Running via Docker

FlexMeasures can be run via its docker image.

Docker is great to save developers from installation trouble, but also for running FlexMeasures inside modern cloud environments in a scalable manner.


We also support running all needed parts of a FlexMeasures web service setup via docker-compose, which is helpful for developers and might inform hosting efforts. See Running a complete stack with docker-compose.

Getting the flexmeasures image

You can use versions we host at Docker Hub, e.g.:

$ docker pull lfenergy/flexmeasures:latest

You can also build the FlexMeasures image yourself, from source:

$ docker build -t flexmeasures/my-version .

The tag is your choice.


Running the image (as a container) might work like this (remember to get the image first, see above):

$ docker run --env SQLALCHEMY_DATABASE_URI=postgresql://user:pass@localhost:5432/dbname --env SECRET_KEY=blabla --env FLEXMEASURES_ENV=development -d --net=host lfenergy/flexmeasures


Don’t know what your image is called (its “tag”)? We used lfenergy/flexmeasures here, as that should be the name when pulling it from Docker Hub. You can run docker images to see which images you have.

The two minimal environment variables to run the container successfully are SQLALCHEMY_DATABASE_URI and the SECRET_KEY, see Configuration. FLEXMEASURES_ENV=development is needed if you do not have an SSL certificate set up (the default mode is production, and in that mode FlexMeasures requires https for security reasons). If you see too much output, you can also set LOGGING_LEVEL=INFO.

In this example, we connect to a postgres database running on our local computer, so we use the host network. In the docker-compose section below, we use a Docker container for the database, as well.

Browsing http://localhost:5000 should work now and ask you to log in.

Of course, you might not have created a user. You can use docker exec -it <flexmeasures-container-name> bash to go inside the container and use the CLI Commands to create everything you need.

Configuration and customization

Using Configuration by file is usually what you want to do. It’s easier than adding environment variables to docker run. Also, not all settings can be given via environment variables. A good example is the MAPBOX_ACCESS_TOKEN, so you can load maps on the dashboard.

To load a configuration file into the container when starting up, we make use of the instance folder. You can put a configuration file called flexmeasures.cfg into a local folder called flexmeasures-instance and then mount that folder into the container, like this:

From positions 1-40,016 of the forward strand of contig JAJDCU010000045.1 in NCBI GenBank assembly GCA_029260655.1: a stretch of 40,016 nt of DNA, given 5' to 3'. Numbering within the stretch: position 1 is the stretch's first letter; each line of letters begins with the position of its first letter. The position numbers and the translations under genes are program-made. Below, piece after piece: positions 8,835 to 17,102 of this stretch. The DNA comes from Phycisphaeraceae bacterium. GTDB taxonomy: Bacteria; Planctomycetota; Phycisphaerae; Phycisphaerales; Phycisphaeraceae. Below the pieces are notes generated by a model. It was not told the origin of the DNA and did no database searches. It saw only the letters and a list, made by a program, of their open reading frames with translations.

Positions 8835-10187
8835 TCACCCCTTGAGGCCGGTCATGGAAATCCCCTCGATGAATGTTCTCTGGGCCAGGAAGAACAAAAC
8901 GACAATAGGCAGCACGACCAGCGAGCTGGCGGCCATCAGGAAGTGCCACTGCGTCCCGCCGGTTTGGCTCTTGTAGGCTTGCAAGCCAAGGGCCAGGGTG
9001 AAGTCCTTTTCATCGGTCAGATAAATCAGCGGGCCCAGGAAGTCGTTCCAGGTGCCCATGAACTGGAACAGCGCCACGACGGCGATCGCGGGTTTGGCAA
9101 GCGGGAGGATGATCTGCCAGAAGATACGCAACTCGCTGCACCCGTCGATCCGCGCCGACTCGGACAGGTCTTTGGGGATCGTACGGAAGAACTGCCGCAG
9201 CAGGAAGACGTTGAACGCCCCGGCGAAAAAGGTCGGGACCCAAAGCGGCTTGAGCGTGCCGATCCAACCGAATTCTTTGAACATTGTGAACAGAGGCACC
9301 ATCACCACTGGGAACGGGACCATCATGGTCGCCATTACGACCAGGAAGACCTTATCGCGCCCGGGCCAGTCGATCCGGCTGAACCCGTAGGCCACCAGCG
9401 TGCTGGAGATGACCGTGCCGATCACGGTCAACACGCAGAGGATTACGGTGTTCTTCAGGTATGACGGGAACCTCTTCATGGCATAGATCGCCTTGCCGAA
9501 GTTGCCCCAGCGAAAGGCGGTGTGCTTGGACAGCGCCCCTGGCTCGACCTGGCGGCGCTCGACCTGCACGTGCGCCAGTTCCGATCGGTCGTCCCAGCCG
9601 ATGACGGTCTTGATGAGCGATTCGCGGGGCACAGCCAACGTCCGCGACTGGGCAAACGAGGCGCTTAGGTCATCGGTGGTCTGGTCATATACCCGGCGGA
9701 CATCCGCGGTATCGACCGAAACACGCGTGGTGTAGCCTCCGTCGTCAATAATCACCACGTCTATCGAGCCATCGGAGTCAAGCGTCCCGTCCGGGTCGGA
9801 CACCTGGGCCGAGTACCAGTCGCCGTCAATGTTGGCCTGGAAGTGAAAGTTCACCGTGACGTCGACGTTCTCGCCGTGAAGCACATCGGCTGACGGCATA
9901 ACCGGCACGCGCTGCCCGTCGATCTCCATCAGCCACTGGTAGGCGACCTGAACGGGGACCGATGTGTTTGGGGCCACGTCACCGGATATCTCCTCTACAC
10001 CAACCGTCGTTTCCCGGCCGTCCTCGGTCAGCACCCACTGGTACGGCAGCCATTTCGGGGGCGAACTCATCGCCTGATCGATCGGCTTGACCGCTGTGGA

$ docker run -v $(pwd)/flexmeasures-instance:/app/instance:ro -d --net=host lfenergy/flexmeasures


The location of the instance folder depends on how we serve FlexMeasures. The above works with gunicorn. See the compose file for an alternative (for the FlexMeasures CLI), and you can also read the above link about the instance folder.

Installing plugins within the container

At this point, the FlexMeasures container is up and running without including any plugins you might need to use. To integrate a plugin into the container, follow these steps:

  1. Copy the plugin into your active FlexMeasures container by executing the following command:

docker cp </path/to/plugin-directory> <flexmeasures-container-name>:/app
  1. Once the plugin is successfully copied proceed to install it, for instance using pip docker exec -it <flexmeasures-container-name> bash -c "pip install <path/to-package>". Instead, you just need to install the requirements, then run this command docker exec -it <flexmeasures-container-name> bash -c "pip install -r <path/to-package/requirements.txt.

  2. After completing the installation, create a directory named instance in the container working directory and transfer the FlexMeasures configuration file, flexmeasures.cfg, into it using the docker cp command. Additionally, ensure that you incorporate your plugin details into the flexmeasures.cfg file as outlined in the FLEXMEASURES_PLUGINS section.

  3. Once these steps are finished, halt the container using the docker stop <flexmeasures-container-name> command, followed by restarting it using docker start <flexmeasures-container-name>. This ensures that the changes take effect. Now, you can make use of the installed plugins within the FlexMeasures Docker container.